Get Involved on Campus
Oct 01, 2019
Participating in student organizations and campus events can be a great way to get to know your school, make friends, build a professional network and have some fun along the way. Below are ten ways you can get involved with campus life.
1. Join or Start a Club
Most colleges and universities have numerous student-run campus clubs. These typically include interest-based groups (from cooking to comics) and activity-based groups (hiking or dancing, anyone?). Are you passionate about a specific political or social cause? College campuses have long been important political centers, and sharing your beliefs can be a good way to connect with other students and maybe even change a few minds. Options range from running a weekly meeting to setting up a booth at a student fair to staging peaceful protests on campus. Check with your student services center to learn more about joining existing student organizations or the process to start your own.
2. Participate in Student Government
Not only can joining student government help you meet more people and get involved with important campus matters, it's great for your resume. You'll gain leadership skills, make connections with a diverse body of students and be able to demonstrate that you participated in a central decision-making activity. Not only that, but you will also hear about upcoming events on campus that you can get out and attend.
3. Join the School Paper
One of the most valuable skills you'll gain in college is writing. No matter your major or your future career, the ability to write will always put you one step ahead of the game. Sharpen these skills while delving into the nuts and bolts of campus life by joining the student newspaper. There are likely to be opportunities for article writers, proofreaders (also known as copy editors), researchers, photographers and lead editors. Tip: Writing for the student newspaper is another great item to have on your resume.
4. Become a Tutor or Teaching Assistant
Do you excel in one particular area, such as writing or math? Consider offering your services to your college's tutoring centers. Many institutions actually hire students to tutor, or you can work for a volunteer tutoring organization that will match you with students who need help. This can be a good way to meet people outside of your major while gaining the satisfaction of helping other students.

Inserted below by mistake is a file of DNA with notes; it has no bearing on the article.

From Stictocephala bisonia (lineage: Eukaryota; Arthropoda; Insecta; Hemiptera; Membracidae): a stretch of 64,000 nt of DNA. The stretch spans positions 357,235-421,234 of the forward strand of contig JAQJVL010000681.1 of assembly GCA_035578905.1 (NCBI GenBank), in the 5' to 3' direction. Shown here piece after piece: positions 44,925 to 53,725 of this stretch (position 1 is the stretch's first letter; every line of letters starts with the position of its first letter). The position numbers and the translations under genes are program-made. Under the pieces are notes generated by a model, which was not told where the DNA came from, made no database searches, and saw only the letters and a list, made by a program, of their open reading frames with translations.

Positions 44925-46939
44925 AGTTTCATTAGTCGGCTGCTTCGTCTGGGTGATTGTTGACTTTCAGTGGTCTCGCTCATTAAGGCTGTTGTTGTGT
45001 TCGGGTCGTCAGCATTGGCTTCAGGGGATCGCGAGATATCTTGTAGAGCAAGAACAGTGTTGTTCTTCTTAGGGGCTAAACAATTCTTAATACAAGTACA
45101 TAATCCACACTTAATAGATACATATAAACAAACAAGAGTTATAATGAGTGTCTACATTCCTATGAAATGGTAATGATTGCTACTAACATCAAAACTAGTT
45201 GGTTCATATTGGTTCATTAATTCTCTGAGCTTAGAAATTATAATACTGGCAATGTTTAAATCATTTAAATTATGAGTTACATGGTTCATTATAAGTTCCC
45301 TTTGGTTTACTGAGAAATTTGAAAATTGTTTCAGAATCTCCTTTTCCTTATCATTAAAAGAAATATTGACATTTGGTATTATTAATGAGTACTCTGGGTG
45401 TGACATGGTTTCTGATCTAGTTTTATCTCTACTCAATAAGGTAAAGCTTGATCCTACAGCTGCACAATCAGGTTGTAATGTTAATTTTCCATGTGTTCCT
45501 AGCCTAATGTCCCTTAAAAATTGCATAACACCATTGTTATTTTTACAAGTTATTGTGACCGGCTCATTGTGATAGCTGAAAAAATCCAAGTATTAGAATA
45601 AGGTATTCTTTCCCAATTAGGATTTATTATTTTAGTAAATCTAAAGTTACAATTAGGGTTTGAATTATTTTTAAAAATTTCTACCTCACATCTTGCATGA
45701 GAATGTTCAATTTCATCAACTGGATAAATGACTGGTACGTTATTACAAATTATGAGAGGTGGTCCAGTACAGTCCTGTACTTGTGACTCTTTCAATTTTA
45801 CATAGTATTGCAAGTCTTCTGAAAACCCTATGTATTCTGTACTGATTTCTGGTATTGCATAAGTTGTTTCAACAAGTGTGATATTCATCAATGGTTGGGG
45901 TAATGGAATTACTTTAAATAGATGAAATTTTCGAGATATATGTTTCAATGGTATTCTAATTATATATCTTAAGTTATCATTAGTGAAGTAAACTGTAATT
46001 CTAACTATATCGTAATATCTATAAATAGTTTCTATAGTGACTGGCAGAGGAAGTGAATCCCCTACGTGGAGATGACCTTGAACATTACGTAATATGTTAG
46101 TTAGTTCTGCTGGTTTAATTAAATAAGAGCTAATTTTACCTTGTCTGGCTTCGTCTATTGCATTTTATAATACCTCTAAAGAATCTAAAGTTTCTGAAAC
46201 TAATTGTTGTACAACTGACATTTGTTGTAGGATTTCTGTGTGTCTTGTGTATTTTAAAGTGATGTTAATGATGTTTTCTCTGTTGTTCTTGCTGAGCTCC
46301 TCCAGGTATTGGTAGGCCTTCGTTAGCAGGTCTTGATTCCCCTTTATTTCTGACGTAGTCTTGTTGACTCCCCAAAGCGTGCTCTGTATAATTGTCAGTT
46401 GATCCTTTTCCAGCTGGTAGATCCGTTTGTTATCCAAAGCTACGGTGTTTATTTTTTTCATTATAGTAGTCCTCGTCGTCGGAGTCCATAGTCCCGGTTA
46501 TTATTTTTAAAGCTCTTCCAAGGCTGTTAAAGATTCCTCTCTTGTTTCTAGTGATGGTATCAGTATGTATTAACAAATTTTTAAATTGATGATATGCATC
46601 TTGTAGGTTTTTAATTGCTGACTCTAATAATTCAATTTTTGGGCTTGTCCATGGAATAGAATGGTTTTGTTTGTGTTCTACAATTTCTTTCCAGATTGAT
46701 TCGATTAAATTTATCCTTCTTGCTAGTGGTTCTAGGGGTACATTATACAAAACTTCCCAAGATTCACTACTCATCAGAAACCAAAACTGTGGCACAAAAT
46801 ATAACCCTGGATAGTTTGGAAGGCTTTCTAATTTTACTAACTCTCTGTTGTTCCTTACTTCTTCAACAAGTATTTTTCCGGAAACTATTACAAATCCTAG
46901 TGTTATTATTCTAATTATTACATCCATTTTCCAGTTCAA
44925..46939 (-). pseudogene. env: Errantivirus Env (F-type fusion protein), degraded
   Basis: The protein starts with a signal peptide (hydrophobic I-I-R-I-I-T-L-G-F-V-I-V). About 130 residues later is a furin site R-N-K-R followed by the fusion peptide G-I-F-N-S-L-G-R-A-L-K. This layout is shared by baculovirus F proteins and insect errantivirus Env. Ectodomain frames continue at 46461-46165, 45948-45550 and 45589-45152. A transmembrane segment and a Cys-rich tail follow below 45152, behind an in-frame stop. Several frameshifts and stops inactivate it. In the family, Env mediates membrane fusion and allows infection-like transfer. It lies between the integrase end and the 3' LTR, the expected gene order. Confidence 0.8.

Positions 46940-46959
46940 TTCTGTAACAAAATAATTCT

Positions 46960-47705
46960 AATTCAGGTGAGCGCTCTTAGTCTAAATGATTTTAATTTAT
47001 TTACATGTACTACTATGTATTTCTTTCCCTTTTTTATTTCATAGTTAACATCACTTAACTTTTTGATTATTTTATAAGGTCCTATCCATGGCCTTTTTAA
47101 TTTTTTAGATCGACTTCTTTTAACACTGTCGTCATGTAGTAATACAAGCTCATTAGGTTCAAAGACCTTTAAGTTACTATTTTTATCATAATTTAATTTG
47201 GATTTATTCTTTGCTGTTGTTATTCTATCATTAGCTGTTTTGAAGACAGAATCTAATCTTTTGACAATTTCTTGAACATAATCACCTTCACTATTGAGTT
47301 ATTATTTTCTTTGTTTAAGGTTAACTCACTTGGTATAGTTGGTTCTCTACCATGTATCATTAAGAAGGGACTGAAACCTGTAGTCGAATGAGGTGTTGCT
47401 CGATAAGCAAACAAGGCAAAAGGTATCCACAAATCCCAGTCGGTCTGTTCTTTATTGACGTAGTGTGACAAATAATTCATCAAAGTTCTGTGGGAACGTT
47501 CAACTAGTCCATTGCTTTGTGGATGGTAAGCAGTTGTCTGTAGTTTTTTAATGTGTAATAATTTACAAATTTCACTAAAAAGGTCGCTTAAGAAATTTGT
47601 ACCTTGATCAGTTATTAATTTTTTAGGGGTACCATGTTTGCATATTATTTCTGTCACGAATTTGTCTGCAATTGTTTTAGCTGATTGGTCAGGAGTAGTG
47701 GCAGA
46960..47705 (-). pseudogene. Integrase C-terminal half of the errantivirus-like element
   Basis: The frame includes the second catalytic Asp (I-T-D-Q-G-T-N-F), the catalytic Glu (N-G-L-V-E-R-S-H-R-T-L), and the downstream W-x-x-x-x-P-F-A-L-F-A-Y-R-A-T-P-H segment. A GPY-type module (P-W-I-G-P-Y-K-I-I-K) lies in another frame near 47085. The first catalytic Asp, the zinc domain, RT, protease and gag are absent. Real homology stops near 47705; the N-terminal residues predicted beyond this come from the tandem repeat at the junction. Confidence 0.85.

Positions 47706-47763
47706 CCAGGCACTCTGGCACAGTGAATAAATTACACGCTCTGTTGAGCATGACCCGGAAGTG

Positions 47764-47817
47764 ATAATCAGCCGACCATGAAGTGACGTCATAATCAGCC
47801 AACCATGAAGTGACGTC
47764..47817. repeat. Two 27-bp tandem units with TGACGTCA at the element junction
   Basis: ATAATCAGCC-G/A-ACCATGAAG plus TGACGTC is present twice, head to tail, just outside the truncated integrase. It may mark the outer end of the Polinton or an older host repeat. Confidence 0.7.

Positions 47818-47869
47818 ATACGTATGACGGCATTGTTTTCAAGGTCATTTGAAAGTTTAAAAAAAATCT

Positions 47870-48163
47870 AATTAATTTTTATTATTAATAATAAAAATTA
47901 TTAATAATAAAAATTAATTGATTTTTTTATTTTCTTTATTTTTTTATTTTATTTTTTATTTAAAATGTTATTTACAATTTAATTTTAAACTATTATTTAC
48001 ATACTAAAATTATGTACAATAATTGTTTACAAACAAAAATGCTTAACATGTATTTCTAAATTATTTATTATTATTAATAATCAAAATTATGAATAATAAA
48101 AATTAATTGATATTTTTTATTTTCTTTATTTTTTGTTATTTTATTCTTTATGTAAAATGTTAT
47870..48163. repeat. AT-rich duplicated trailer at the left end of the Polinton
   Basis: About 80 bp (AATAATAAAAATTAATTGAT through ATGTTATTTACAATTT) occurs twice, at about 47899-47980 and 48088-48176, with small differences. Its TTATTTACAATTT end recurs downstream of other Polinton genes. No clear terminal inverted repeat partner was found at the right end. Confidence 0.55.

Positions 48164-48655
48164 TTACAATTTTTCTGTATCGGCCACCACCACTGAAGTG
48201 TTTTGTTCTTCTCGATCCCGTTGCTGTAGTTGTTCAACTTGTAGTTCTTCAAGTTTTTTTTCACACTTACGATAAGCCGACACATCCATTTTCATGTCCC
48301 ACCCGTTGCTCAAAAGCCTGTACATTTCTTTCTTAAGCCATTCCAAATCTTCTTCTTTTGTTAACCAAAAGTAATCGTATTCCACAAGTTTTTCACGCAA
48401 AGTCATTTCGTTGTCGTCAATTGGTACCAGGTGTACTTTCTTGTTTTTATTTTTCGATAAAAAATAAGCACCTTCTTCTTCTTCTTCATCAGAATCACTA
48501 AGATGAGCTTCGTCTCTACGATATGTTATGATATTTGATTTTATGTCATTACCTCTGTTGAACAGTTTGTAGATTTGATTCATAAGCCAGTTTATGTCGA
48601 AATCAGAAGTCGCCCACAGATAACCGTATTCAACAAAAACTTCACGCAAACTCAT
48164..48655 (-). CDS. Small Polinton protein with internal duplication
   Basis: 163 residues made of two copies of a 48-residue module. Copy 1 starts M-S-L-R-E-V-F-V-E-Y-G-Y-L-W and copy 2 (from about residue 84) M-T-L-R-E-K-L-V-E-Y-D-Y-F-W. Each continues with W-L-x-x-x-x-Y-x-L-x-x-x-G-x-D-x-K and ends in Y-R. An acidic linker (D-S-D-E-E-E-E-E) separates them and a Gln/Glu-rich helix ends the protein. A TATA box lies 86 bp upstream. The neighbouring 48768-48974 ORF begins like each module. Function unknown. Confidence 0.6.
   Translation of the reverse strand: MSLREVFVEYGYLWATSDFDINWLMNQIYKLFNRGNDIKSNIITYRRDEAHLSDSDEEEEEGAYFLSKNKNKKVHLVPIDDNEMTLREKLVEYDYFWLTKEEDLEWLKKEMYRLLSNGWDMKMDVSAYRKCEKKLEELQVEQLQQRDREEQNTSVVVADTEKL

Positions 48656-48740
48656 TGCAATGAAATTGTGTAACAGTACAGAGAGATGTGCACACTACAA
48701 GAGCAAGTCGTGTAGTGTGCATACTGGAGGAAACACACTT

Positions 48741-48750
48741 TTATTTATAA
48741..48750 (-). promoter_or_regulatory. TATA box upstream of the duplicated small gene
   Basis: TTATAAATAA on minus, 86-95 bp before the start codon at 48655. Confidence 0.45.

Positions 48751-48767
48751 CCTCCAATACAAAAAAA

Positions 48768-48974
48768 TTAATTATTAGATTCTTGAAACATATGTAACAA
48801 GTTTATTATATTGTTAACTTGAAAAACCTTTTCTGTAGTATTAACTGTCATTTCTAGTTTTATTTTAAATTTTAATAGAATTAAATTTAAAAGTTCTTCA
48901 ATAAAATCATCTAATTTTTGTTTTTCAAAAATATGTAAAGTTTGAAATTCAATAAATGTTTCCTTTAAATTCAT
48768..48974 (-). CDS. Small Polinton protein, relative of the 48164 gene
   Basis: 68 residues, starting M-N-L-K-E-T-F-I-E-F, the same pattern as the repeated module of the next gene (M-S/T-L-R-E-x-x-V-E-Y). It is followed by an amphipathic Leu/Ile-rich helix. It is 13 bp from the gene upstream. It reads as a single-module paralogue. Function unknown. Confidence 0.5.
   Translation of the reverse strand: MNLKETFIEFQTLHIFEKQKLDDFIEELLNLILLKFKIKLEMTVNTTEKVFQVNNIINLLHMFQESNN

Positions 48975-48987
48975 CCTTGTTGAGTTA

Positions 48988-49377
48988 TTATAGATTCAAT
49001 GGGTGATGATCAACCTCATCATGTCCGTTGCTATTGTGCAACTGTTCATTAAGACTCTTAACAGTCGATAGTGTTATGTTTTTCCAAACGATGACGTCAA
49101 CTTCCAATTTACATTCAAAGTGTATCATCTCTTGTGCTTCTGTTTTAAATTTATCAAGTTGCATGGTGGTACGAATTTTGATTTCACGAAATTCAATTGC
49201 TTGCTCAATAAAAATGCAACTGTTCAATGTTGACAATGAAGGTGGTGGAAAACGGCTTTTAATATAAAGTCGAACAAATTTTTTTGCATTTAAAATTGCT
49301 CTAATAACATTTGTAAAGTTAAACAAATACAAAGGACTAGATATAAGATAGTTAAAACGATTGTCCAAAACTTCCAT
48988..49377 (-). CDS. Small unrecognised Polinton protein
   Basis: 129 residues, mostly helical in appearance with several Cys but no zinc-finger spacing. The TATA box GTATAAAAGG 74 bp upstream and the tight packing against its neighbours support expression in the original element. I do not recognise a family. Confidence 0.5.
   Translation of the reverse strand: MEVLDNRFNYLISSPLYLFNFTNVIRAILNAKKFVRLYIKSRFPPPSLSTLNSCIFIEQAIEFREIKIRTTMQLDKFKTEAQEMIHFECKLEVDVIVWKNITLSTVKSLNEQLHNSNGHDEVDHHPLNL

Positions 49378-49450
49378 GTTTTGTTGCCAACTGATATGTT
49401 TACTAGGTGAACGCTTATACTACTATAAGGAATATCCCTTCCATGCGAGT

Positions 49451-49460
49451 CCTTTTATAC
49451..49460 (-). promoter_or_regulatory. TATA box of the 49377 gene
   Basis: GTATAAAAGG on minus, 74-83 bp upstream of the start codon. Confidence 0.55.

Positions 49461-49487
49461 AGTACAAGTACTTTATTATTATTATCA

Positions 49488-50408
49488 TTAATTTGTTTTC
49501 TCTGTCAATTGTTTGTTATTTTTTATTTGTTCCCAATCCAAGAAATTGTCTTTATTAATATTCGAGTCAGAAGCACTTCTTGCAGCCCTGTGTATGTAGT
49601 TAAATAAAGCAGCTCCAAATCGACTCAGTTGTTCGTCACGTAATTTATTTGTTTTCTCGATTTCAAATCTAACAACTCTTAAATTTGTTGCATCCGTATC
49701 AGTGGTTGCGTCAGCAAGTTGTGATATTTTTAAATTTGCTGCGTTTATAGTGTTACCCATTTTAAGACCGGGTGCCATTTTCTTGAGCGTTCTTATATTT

You can also offer your time and services to professors as a teaching assistant or lab coordinator. This can be a great way to build connections with faculty and to stay on top of developments in your field of study.
5. Get Involved in Intramural Sports
Even if you're not a varsity-level athlete, many schools have lots of team sports opportunities for all students. These activities do not involve regular practices, just playing a game you love! Look for a variety of games, such as ultimate Frisbee, archery, hockey, bowling or flag football, or join a regular student pick-up game. This is a great way to meet others with similar interests as well as getting some exercise. Stop by your school's athletic center or gym to learn more about intramural opportunities.
Students who don't like to play can still get involved in sports by attending team games. This is a particularly important school spirit activity at large universities, where everything from tailgate parties to the games themselves offer countless opportunities for celebrating your school and having fun.
6. Join a Sorority or Fraternity
Many large colleges and universities offer 'Greek life,' or sororities and fraternities. Joining a sorority or fraternity can provide you with immediate access to some of the busiest and most influential social networks on campus. Getting into these organizations can be competitive, but they provide a lifelong network of social support and professional connections. Many Greek organizations also encourage members to get involved in volunteering, philanthropy and a variety of campus-based activities, which are all great additions to that developing resume!
7. Community Service and Volunteering
Community service and volunteering can really help broaden your horizons. More and more colleges are integrating volunteering and service learning directly into the curriculum. If you aren't taking any service learning courses, consider looking for campus-based volunteer organizations that can help you give back to your community alongside your peers. Options may range from tutoring local children to helping build homes or cleaning up neighborhood streets. Not only will this provide you with a sense of pride for giving back to your community, but it will provide you with valuable skills and (surprise, surprise) help to build your resume.
8. Attend Campus Events
Many colleges and universities host frequent campus events, including lectures, music, theater performances, movie screenings, dances and more. These are typically free for students, offer a chance to meet new people and are a safer alternative to wild college parties.
9. Get a Job on Campus
Who couldn't use a little extra money or a way to help pay for tuition? Work study and on-campus jobs are an excellent way to meet new people, make new connections and learn more about various college and university services. Usually, work study and on-campus positions are more flexible when it comes to your school schedule and student life, too.
10. Study Abroad
Interested in branching out beyond your institution? Many schools offer student exchange and study abroad programs that give you the opportunity to study at another college or university. This can expose you to the culture on another campus, or even in another country, and help you make new friends all over the world.
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